Iowa yesterdaVf afternoon. - The recently
-desolated sown 1 of ; 1 Malcomi Pawheseck
couutyTWas visited for., fhree hours by - a
pitiless stormi The damage "tp. 'the goods
rescued from' Saturday's hurjeane is enor
mous, ana will probably prove total. . -
. At Jtieasantviiie Marion county, the resi
dence of P, Xyon was badly l twisted," and
the; props placed against itxjn the east side
were driven through' thc .walL ' Numerous
chimneys and shade and fruit trees In that'
.vicinity were blown down, and signs and
awnings wmskea away. It is thought .; the.
damage, east and north of there is even niore'
severe. - v 'twv!,:".vv'l',-'x.:'.t.,
Dubuque,. IA.,"-Jtfhe 231.-A heavy wind
J 1 - - . 5 .
and rainstorm" prevailed during yesteTdayr
if ternoOtt3 alons 1 the' line' of the Illinois.-
Iwwest'of .here and t
-all prostrated and it is impossible to com-
' municate with that place. ; From : thej re.
pons or xauroaa vpassengers4trom that lis-;
.trict it appears that the storm struck Ihde-
wrought 1 great destruction. V Fences 5 were-
torn down; barns and houses levelled and
trees vuprooted. v Kearly air the business!
is said to have been injured. Sells Bros: '
circus: which was exhibiting at Ind&
pendence City,- had its tent badly damaged
ana one wagon containing animals, was
lifted bodily from ? the s ground and carried
some distance. A large number of people
were in town and' many 'of ' thier horses
Were killed by the flying debris .and their
wagons broken. , Two men' were killed
and three had arms broken. -: 7 -'7l 7f
At Waterloo the - force of the ind was
.terrific,: but. it is not known that any seri
ous damage was done. . -The tents of the.
military encampment were ruined. : ' ! i
The storm struck Dubuque at 6 o clock,
but no special injury was inflicted..
Further Particulars of tne Rescue of.
tne Crew of tne Rurnt Arctic Search
Steamer What wa 7 Done In ,the
Search for the Jeannette. ' - 7
- -, , By Telegraph to the Morning Star. .
Sah Francisco. June '22. A portion only
of . the crew .of the Rodsrers has arrived at
Port Townsend,- B. Cby the steamer Idahp,
irommtka. TheKevenue Cutter- Uorwin
had met with an accident, and, transferred
her passengers at Sitka. The ; people on
the Idaho are Master 1 D. T. Warrine.
Executive ' officer, Ensign -G. Ml Storey,'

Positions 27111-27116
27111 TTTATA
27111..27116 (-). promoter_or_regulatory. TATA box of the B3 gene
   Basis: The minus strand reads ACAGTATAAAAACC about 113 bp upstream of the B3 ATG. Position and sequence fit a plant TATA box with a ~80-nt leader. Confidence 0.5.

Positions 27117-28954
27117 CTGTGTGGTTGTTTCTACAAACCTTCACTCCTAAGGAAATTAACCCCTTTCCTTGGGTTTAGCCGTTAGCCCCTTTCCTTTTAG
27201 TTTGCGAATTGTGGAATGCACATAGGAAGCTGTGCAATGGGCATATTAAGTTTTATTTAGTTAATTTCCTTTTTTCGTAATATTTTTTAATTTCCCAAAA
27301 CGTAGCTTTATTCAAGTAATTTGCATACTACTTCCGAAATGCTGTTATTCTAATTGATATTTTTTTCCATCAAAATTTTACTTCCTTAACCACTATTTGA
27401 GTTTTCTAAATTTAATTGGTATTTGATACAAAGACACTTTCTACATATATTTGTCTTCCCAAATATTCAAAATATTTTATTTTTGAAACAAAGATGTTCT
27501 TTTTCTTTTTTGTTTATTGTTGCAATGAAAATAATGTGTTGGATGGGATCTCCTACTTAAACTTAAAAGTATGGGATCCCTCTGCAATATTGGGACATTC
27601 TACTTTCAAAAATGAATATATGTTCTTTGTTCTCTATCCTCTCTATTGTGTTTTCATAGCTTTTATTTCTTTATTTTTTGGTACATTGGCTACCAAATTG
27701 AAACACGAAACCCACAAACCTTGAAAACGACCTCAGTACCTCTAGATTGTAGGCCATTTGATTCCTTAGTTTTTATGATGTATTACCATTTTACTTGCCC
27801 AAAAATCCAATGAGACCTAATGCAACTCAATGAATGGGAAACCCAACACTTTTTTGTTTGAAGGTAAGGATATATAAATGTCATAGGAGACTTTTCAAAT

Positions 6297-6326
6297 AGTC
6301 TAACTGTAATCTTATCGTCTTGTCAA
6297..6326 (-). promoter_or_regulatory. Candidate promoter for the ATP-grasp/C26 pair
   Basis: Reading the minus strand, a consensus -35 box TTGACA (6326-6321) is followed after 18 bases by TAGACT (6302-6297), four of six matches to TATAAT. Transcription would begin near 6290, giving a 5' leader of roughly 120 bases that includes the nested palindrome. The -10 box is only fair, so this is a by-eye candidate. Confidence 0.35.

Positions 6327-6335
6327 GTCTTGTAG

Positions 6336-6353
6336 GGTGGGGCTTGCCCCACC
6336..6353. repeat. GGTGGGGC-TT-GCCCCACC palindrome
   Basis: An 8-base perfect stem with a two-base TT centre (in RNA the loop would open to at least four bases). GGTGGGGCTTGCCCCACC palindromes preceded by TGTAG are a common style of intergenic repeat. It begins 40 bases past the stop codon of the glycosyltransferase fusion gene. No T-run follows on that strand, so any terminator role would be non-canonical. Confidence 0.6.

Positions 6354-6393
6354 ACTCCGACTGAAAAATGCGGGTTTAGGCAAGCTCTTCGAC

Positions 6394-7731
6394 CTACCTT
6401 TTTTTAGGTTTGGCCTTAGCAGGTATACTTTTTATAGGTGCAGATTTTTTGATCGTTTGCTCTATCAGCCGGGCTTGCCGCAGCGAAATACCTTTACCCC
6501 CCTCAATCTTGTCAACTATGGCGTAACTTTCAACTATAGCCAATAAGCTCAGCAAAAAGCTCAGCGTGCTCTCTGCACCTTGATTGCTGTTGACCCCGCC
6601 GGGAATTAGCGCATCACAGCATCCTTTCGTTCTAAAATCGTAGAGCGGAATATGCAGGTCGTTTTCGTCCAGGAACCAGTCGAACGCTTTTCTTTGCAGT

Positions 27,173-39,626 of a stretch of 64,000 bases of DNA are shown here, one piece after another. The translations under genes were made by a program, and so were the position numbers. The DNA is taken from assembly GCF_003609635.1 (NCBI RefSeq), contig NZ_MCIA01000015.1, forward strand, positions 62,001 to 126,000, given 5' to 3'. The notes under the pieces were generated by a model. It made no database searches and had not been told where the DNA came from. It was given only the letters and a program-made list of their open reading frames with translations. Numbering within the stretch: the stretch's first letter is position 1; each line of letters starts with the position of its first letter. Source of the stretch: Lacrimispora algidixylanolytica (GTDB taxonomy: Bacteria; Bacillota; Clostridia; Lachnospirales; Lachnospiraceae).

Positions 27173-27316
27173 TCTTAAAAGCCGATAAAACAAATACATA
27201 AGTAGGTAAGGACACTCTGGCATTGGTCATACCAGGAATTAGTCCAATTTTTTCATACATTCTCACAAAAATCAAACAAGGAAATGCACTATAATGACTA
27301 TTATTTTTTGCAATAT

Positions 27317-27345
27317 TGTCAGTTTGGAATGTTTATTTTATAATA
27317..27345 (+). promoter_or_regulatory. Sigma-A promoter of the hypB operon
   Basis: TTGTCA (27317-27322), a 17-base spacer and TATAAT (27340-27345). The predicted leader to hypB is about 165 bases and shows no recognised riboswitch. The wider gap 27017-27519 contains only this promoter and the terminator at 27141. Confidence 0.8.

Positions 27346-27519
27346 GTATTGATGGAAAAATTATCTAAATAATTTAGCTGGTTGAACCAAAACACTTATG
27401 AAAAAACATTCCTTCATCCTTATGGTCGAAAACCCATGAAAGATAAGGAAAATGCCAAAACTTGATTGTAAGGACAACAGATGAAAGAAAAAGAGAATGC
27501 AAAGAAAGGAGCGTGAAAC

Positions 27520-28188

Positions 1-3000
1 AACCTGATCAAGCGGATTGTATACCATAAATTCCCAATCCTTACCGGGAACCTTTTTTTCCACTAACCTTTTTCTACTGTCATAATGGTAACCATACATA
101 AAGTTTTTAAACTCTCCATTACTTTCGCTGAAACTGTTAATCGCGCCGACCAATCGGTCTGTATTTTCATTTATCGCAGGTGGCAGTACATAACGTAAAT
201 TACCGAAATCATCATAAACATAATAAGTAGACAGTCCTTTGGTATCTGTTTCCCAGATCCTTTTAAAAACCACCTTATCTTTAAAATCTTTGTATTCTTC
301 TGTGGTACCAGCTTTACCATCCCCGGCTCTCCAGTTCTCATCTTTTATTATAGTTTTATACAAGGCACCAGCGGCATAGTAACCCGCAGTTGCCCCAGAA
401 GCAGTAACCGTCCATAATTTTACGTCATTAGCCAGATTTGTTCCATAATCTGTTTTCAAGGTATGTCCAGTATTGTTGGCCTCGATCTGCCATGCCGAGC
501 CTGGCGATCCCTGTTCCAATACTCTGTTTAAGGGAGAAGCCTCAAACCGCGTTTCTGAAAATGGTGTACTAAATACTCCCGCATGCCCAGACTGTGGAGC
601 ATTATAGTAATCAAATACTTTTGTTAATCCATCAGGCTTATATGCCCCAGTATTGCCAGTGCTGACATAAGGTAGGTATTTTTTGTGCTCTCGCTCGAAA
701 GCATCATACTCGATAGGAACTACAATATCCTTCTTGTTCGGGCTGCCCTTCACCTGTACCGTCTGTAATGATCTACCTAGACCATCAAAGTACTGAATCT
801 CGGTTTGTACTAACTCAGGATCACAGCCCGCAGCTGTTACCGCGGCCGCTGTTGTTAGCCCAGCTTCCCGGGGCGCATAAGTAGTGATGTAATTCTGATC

Passed Assistant burgeon ,M. D. Jones,
Passed Assistant j Engineer , A. V.. Sears:
Assistant s burgeon - j.' ? ' CostellO; -and
twenty-six men, all in good health the lat
ter comprising the same .crew that sailed
n . Tn a ' ., . . i .i .
iromoan xrancisco, an ioia.
Juieutenant A." M. Berry, commander of
the Rodgers, accompanied by Ensign H. J.
Hunt, left bt... .Lawrence .bay,11 December
23d. to sleigh the Siberian coast in search
of the Jeannette. r un MayLl3, ims. Master
Warring received a tetter jthrough thei na
tives from Lt. Berry: dated at Kalgma
River April 4th. statins that he had heard
of the loss of the Jeannette and theTandingi
ui iier ' uoais; inai, lie l .suouiu v conunuo
his search for .the survivors and should not
return" by way of theEast.,'- He directed
Warring to take his party and make the best
of his way to San Francisco and communi
cate with the Navy Department. The point
where the letter .was . dated lis, about half
way between the St. Lawrence and Lina
rivers. ; On February 4th Master C. F. Pul-r
man, commanding the buppiy ' Department
at Cape Serdge -Karmen. who had heard of
the burning of the Rodgers, arrived at
ljawrence.liay.With four sledge loads of
provisions. 7 un his rsturn to his post Pal-
man was caught in a storm, carried out to
sea on a cake of ice and lost. On May 8th
the steam whaler, North Star,;' which i also
had learned of the disaster to the Rodgers,
arrived at ot. Lawrence Bay and took on
board all of the crew., but on the 14th of
May. the Corwin arrived and the Rodgers
people were transferred to her. : ;:
i js-t 7"77 " '.TtiVtf.'-Jt 75-7 ;' v.;:.
Rachanan vs. mannlns Gulteau's
Message to the President Mrs. Sco
, vllle Thought to be Insane, f Xyi
' ' ' " By Telegraph to the Morning Star. ,
Washington, TXT-C., June - 24. The '
House Committee on Elections; to-day,
postponed action ' pn the Mississippi con
- tested election case of Buchanan; vs. Man
ning, until next Tuesday. ' J ,;t
(iuiteau has sent the , Touowmg message
to his spiritual adviser: "Rev. Mr. Hicks.
s-Go and see Arthur and shake your fist in
his face. Tell him ; 1 made him president
. by my inspiration and that he must give me
an unconditional pardon, and that it he
does not God Almighty "will blast him for
ever.; I tell you, - Brother ; Hicks, I am
God's man, and God takes care of his own..
Letters have been received bv Mr. Chas.
IL Reed, and others'interested in Guiteau's